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Re: Merging Rulesets

From: Michael Kifer <kifer@cs.sunysb.edu>
Date: Fri, 26 Aug 2005 17:08:45 -0400
To: Sandro Hawke <sandro@w3.org>
Cc: jos.deroo@agfa.com, Christian de Sainte Marie <csma@ilog.fr>, dieter.fensel@deri.org, public-rule-workshop-discuss@w3.org
Message-Id: <20050826210846.CD13819E75F@kiferdesk.lmc.cs.sunysb.edu>

> Michael Kifer writes:
> >             Merging rules is a whole different ball of hair. As far as I
> > can tell, logical reasoning (monotonic or nonmonotonic) is not what you
> > would use here. This is an intellectual activity, which can be automated
> > with the help of heuristics (which are not logical inference rules),
> > machine learning, etc.
> > 
> > I bet, however, that **if** you decide to encode those rule-merging
> > heuristics in a rule-based language (and not in Java, for instance) then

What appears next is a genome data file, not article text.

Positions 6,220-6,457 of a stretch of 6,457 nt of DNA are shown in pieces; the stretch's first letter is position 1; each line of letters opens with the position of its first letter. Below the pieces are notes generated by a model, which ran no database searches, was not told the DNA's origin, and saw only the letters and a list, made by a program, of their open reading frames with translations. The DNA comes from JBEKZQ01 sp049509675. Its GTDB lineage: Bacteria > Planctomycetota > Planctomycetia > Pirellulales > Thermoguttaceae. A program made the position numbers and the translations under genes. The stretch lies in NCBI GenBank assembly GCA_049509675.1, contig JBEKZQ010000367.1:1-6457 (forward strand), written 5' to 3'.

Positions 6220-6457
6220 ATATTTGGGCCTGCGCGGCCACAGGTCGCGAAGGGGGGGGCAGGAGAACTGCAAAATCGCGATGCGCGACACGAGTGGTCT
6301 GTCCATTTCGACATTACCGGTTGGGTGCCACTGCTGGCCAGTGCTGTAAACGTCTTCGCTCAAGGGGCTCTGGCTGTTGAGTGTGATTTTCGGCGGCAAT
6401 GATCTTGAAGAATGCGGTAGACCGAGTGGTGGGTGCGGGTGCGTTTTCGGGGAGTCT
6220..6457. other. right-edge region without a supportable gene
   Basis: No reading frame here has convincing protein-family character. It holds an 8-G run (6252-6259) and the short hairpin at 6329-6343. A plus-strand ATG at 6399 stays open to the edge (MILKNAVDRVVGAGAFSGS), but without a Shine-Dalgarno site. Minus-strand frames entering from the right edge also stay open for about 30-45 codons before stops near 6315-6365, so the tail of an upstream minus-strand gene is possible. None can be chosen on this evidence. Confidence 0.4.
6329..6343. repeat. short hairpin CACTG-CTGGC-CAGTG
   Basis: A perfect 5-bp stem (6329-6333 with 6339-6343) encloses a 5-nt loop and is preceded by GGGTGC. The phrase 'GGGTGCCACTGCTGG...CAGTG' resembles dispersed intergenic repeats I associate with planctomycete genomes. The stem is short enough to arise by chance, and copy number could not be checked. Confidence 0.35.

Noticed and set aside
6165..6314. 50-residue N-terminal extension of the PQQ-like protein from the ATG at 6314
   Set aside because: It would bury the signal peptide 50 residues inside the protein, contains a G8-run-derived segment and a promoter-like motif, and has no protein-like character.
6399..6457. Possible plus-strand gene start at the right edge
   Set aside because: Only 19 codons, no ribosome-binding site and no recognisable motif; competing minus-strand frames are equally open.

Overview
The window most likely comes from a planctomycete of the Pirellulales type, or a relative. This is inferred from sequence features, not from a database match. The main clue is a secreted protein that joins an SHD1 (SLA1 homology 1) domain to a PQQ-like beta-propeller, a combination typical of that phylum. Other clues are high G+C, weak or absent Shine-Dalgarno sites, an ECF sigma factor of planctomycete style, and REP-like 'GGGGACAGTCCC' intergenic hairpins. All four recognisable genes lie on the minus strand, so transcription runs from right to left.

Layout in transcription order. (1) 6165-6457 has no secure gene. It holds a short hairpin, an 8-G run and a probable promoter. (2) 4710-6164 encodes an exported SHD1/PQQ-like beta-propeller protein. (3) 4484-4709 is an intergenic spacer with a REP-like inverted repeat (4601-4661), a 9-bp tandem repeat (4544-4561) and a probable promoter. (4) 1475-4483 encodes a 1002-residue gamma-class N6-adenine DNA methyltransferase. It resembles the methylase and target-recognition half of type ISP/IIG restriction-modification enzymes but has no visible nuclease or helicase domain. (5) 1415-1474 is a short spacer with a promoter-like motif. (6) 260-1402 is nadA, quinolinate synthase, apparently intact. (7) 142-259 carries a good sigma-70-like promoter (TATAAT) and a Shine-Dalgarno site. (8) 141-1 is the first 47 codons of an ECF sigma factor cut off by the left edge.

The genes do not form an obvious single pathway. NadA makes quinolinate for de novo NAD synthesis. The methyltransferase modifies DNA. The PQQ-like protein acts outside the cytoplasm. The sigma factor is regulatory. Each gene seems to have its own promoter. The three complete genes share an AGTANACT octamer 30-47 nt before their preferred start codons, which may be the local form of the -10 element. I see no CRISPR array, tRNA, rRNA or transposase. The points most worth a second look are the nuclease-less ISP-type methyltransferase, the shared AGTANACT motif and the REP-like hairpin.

> > you would prefer a Prolog-like language with S/NAF rather than FOL.
> The Semantic Web applications I'm familiar with (including everything
> based on cwm, some of my prolog work, and various things I hear about)
> all merge rulesets freely by just puting them together (concatenation,
> set-union, conjunction, etc).  It's trivial with RDF, OWL, N3, and FOL
> (when you use URIs for names).   It sounds like it might be very hard
> or impossible with rules written in a non-monotonic language.

1.  N3, as I hope we have established by now, is nonmonotonic.

2.  Merging rules by concatenation is trivial in Prolog and languages like
    Flora-2, which allow for rule reification.

When I mentioned heuristics for merging rules I was talking about more
interesting issues. You can view schema merging as a special case of rule
merging. You wouldn't do this by just unioning schemas.

> Is this the root of all the tension around NAF/LP/etc?

Root of tension? I don't see any tension. The issue is understanding what
paradigm suits what tasks, and I don't see this understanding among some of
the proponents of FOL, cwm, N3, etc.

Received on Friday, 26 August 2005 21:08:57 UTC

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